『青空文庫』にある作品を『Google Translate』で英訳してみました。



(New edition Musashi culture article.


Saitama Prefecture | Shimotarakura, Shirako-cho, Kita-Adachi-gun)


The legend grew like the willow on the shore of Koyasu's pond.


Tokyo is a city that was finally opened to this person for 400 years, but Kobo Daishi has come to this place before I knew it.


In Yanaka-Shimizu town after Ueno park, Shimizu, which was originally famous for Shimizu | Inari, was nearby.


Before this fresh water hadn't come out yet, an old mother put a tub on her head, and a master came to a place where she was carrying water from a distance and drank the water.


It is said that it would be difficult to draw water like this every day after getting old, but not only that, I answered that I have only one child and have been ill for a long time, so I am in trouble. ..


Then, the master thought for a while and was a solitary bow in his hand, digging steadily at the ground, and then this water began to spring from there.


It tasted like honeydew, cold in the summer and warm in the winter, and it was famous water that didn't spill into any hot weather.


What was the illness of my niece's child? After washing with this water, he was immediately cured.


Since then many people have come to receive it, and said that all illnesses will definitely improve if this water is pumped and washed.


At the Inari company, Kobo Daishi was enshrined at this time, so it prospered and the townhouses continued like they are now.


(Notes on Edo famous spots.


Tokyo City | Shimizu-cho, Shimotani-ku)


Noshu | The pond under the mountain of Yogenji Temple in Ashikaga is a pond with a diameter of only three shaku, but this is also said to be Kojimizu by Kobo Daishi, and it seems that pious people will go and drink it. is.


An old woman came to a place where she was embarrassed with a baby because she lacked enough milk, and an unfamiliar traveling monk came to hear her story, prayed for a while, and then thrusted the ground with a cane. It seems that it springs up.


He said that he would grow up robustly, whether he drink it himself or put it in his child like milk.


I think that the fact that it was Kobodaishi meant that the people of Yogenji started to do good after a while.


(Two local studies.


(Itakura, Sanwa Village, Ashikaga District, Tochigi Prefecture)


 When the old good communication of the land and the people who listen to it disagree, the story becomes more and more troublesome.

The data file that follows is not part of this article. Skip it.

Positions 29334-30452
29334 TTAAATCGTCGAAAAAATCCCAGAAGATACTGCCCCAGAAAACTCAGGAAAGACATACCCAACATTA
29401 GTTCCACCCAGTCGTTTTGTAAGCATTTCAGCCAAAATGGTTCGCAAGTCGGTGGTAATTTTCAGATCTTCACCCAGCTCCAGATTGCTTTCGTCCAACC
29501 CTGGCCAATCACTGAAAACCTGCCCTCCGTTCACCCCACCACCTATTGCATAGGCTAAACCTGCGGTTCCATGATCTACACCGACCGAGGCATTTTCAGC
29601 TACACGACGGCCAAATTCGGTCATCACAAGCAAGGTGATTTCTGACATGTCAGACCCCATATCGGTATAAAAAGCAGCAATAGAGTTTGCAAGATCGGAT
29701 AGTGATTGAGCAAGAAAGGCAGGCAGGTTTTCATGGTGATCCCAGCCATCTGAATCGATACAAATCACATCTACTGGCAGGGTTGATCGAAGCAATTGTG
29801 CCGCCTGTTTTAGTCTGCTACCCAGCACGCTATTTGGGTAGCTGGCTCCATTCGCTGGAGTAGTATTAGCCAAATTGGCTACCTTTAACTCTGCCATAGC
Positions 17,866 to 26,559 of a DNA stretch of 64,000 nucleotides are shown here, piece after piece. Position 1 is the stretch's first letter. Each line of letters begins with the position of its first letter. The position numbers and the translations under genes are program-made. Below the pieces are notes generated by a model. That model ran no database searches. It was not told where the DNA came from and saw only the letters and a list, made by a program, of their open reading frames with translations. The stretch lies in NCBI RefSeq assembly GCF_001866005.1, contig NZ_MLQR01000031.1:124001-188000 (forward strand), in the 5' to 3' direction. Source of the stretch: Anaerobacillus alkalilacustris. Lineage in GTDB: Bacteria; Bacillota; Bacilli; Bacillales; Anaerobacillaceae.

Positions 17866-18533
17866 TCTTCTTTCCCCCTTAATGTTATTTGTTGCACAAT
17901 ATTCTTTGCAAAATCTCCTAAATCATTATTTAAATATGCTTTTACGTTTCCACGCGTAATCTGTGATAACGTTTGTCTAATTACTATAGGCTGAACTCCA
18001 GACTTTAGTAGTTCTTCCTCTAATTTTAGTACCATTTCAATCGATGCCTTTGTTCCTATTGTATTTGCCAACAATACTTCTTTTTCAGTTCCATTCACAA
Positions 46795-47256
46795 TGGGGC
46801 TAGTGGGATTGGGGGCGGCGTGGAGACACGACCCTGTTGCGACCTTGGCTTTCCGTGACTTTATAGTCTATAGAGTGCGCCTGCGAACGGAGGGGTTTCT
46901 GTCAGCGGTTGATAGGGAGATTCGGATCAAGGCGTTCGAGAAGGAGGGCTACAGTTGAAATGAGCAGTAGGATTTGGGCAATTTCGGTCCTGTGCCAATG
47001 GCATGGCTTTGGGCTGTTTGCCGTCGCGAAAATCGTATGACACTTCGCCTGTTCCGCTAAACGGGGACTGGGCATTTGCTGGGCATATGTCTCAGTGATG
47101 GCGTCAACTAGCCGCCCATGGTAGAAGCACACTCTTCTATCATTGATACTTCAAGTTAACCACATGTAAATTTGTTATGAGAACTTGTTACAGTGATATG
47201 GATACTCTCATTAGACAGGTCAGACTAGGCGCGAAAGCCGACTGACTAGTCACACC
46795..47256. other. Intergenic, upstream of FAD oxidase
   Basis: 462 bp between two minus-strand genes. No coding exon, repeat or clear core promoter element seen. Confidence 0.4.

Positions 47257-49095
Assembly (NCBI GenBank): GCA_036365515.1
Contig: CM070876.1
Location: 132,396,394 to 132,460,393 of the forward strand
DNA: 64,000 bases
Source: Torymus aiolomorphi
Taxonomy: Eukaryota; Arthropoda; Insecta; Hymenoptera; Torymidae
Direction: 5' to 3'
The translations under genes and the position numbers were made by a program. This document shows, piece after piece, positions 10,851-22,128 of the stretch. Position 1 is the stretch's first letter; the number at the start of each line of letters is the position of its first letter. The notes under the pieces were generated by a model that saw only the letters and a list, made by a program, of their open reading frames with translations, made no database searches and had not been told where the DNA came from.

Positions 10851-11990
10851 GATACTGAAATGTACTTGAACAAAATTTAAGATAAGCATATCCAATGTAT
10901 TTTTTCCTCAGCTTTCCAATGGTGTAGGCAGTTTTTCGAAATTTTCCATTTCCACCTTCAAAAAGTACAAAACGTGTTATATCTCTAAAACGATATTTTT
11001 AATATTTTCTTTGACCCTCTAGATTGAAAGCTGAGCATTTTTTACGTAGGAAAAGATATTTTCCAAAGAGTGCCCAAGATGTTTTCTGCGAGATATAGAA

When Daishi came to be known as a high-ranking monk, he had to bring an adorable young baby to the side of his niece again.


There are so many weird stories that I don't intend to elaborate on it, but the story of the spirits of women and women often mentioned in Japan was originally just the gods of the mother and the child who worshiped along the way.


Even though he was a weak red-haired figure, he had a mysterious power because he was a child of God.


My mother told me to hug me towards people passing by, so holding it for a while made me heavier and heavier.


The person who endured the heavy thing always received the treasure or the great power.


After that, the maternity turned into the ghost of an ordinary person, when it came to the point that he met another master and was saved by the law.


But it's funny that ghosts come with their children, and giving luck doesn't like it anymore.


There was some other reason for this.


Depending on the land, it is said that at night, it is called a pine tree or a stone, and a baby's crying voice is heard at the brim of a bridge or at the mouth of Osaka in the middle of the night. There is also a land where there is some news.


Or, there was another woman, and at night, she was troubled by the red dragonfly, and when she went under the pine tree and stood there, a pilgrimage monk passed by and embraced her.


Then he lighted the pine twig and showed the light to his child, and he stopped.


After that, in the house of a child who enshrines God under this pine, and at night, there is also a place where the twigs are broken and turned into a fire of light.


In the vicinity of Usahachiman in Kyushu, this monk is called a human bodhisattva instead of the Kobo Daishi.